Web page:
Added Gates: “He's great at reading my posture and knowing what I'm trying to get done. But I think the biggest thing is that he trusts me.”
SAN DIEGO -- A few takeaways from the San Diego Chargers' locker room after the team's 30-21 victory against the Seattle Seahawks:
  • Keenan Allen discussed going against Seattle Seahawks cornerback Richard Sherman on Sunday. The Green Bay Packers did not throw to Sherman’s side in Seattle’s season-opening victory. However, the Chargers did not avoid Sherman, throwing to his side a handful of times with Allen matched up against the Pro Bowl cornerback. Allen finished with five catches for 55 yards. The Chargers completed five catches for 60 yards to Sherman’s side. “We took some shots at him,” Allen said. “We won. We were able to convert whenever we wanted to.”
Gates
  • Antonio Gates talked about facing single coverage for most of the game against the Seahawks, a favorable matchup for the 34-year-old tight end. “The Legion of Boom is what I’ve been hearing about all week,” Gates said. “Obviously, they believe in their skills to cover. It was a situation where fortunately I was matched up on linebackers at times, and I was able to come away with the win, and Philip Rivers was able to put the ball basically where no other player could get it.”
  • Rivers was emotional talking about teammate Nick Hardwick not being on the field against the Seahawks on Sunday. The 11-year veteran center was placed on season-ending injured reserve with a neck injury this week. The injury could mean the end of Hardwick’s career. Rivers paid tribute to Hardwick by wearing his No. 61 on the back of his helmet. “I thought about him quite a bit out there today,” Rivers said. “Especially pregame and the national anthem, thinking he may not be back out there again. He may not put on that helmet again with that No. 61 sticker.”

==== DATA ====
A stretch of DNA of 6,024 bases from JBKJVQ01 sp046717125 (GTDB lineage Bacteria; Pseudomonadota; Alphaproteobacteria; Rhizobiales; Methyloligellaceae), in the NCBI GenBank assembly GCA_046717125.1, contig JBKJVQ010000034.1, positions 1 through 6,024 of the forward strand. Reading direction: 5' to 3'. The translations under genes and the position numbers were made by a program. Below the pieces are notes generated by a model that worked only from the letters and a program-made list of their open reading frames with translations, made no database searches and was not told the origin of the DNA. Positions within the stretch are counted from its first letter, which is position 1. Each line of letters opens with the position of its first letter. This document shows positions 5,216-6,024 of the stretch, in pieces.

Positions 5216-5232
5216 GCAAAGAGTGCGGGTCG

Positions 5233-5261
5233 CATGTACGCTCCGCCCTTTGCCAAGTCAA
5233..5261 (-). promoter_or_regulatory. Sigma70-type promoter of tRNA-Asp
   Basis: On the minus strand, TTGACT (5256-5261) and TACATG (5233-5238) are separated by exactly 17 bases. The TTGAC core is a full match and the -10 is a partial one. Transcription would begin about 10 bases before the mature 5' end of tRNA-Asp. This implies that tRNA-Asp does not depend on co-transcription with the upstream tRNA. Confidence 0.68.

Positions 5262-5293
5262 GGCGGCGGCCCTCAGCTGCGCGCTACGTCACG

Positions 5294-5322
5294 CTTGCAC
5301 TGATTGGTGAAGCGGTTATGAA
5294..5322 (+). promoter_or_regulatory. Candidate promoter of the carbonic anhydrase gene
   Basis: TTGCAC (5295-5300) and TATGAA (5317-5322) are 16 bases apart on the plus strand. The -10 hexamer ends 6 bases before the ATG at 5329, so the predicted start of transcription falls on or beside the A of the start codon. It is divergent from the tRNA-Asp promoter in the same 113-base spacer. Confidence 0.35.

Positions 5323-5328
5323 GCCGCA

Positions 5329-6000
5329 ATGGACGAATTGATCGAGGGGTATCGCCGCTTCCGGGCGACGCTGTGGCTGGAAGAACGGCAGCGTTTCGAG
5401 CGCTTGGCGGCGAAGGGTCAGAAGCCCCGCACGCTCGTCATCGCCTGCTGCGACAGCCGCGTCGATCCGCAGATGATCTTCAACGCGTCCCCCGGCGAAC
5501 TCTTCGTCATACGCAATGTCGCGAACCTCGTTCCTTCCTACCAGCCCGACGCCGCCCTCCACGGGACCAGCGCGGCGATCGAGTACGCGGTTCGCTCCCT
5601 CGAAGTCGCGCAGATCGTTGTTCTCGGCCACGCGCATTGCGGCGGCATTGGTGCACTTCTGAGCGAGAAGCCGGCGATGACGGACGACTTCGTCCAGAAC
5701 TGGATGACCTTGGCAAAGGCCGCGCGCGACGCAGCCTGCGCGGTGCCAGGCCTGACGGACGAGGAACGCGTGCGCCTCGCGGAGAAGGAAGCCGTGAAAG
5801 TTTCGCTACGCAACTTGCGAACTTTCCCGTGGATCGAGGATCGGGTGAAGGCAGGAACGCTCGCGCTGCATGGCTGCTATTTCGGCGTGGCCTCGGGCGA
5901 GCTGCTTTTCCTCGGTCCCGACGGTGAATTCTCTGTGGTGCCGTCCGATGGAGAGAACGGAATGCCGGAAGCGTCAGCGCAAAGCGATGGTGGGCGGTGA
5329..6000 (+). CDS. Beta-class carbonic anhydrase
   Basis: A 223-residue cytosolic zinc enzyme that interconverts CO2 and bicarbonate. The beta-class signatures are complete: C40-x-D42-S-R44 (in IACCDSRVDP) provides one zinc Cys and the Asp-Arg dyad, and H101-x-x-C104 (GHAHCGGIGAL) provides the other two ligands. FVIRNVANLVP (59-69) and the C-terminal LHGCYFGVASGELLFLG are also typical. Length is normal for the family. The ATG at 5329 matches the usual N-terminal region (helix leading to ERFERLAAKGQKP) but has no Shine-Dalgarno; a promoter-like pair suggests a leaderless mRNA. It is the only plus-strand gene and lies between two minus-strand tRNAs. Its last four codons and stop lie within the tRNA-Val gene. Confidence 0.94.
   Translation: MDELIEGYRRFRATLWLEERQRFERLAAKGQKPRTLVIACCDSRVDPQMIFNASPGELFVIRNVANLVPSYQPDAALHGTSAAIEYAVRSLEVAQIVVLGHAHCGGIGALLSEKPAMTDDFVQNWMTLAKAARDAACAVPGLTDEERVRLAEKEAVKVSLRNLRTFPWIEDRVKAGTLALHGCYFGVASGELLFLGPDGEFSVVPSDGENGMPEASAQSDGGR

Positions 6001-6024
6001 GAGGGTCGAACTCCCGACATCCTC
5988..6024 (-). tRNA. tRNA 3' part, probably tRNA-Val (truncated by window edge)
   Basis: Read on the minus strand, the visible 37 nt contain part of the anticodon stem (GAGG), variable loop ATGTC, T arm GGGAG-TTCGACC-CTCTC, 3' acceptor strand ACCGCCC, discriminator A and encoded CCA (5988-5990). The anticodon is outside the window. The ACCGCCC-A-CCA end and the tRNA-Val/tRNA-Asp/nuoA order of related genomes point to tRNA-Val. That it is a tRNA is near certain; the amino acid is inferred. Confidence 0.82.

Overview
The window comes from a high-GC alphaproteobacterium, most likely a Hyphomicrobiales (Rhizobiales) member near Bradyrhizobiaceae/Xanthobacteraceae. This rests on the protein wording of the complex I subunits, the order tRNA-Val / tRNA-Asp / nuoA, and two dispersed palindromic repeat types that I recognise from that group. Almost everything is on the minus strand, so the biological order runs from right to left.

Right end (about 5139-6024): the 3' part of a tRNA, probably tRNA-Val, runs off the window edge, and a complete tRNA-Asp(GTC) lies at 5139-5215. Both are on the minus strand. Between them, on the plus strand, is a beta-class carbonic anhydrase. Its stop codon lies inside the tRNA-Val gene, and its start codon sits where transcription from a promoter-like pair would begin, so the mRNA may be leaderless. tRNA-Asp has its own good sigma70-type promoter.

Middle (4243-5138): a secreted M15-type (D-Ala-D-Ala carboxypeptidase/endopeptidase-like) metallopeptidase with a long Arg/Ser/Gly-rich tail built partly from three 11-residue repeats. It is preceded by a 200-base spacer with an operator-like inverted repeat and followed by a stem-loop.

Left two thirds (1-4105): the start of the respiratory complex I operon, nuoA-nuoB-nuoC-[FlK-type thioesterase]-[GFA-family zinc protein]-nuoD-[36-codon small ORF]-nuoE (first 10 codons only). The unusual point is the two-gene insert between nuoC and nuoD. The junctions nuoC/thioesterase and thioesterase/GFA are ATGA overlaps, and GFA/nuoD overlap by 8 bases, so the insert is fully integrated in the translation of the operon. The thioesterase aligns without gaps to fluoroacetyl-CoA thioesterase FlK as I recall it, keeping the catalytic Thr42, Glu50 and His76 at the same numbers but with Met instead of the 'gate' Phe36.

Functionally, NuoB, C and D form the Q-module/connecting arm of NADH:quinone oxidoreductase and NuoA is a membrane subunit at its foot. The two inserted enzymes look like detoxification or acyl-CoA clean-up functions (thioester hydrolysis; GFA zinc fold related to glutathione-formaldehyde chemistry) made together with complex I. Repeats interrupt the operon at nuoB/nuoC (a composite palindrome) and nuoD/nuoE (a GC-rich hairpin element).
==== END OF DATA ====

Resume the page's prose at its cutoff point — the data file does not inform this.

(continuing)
• Reserve center Rich Ohrnberger was solid playing in place of Hardwick. He also helped take down a fan who had made his way onto the field in the second half, chest-bumping the fan onto the ground so security could subdue him. “He just started grabbing onto someone, and that’s when it crosses the line,” Ohrnberger said. “So huddle-bouncer/center, the more you can do is my philosophy. So we got him on the ground, and security did a great job.”

 

Rapid Reaction: San Diego Chargers

September, 14, 2014
Sep 14
7:21
PM ET
SAN DIEGO -- A few thoughts on the San Diego Chargers' surprising 30-21 victory over the Seattle Seahawks in the team’s home opener.

What it means: The Chargers avoid going 0-2 with an impressive win over the defending Super Bowl champs. San Diego showed some resiliency, leading for a second straight game heading into the fourth quarter. The Chargers gave up an 11-point lead in an opening-season loss to Arizona, but managed to hold onto a 27-21 advantage heading into the fourth quarter against the Seahawks.

Stock watch: Antonio Gates, the 34-year-old tight end, showed that he still has plenty of gas left in the tank. Gates scorched Seattle’s "Legion of Boom" defense with seven receptions for 96 yards, tying a career high with three touchdown catches.

Chargers controlled tempo: San Diego’s offense controlled the tempo of the game by dominating time of possession, holding a 31:08 to 13:52 advantage over Seattle through three quarters.

Defense throttles Seattle run game: The Seahawks ran for 207 yards in the team’s season-opening win against Green Bay. However, San Diego’s defense held the Seahawks to 108 rushing yards on just 13 carries.

Qualcomm crowd brings it: With a large contingent of Seahawks’ fans making the trek from the Pacific Northwest, San Diego fans were loud and proud at Qualcomm Stadium, giving the Chargers a distinct home-field advantage for the first home game of the season.

Game ball: Philip Rivers rebounded from a poor performance in the season opener against Arizona, shredding one of the best pass defenses in the NFL. Rivers finished 28-of-37 for 284 yards, throwing three touchdowns to Gates and finishing without an interception. Rivers also ran 11 times for 17 yards, including a long of 12 yards.

What’s next: The Chargers travel to the East Coast to take on the Buffalo Bills in a Week 3 contest on Sunday, 1 p.m. ET.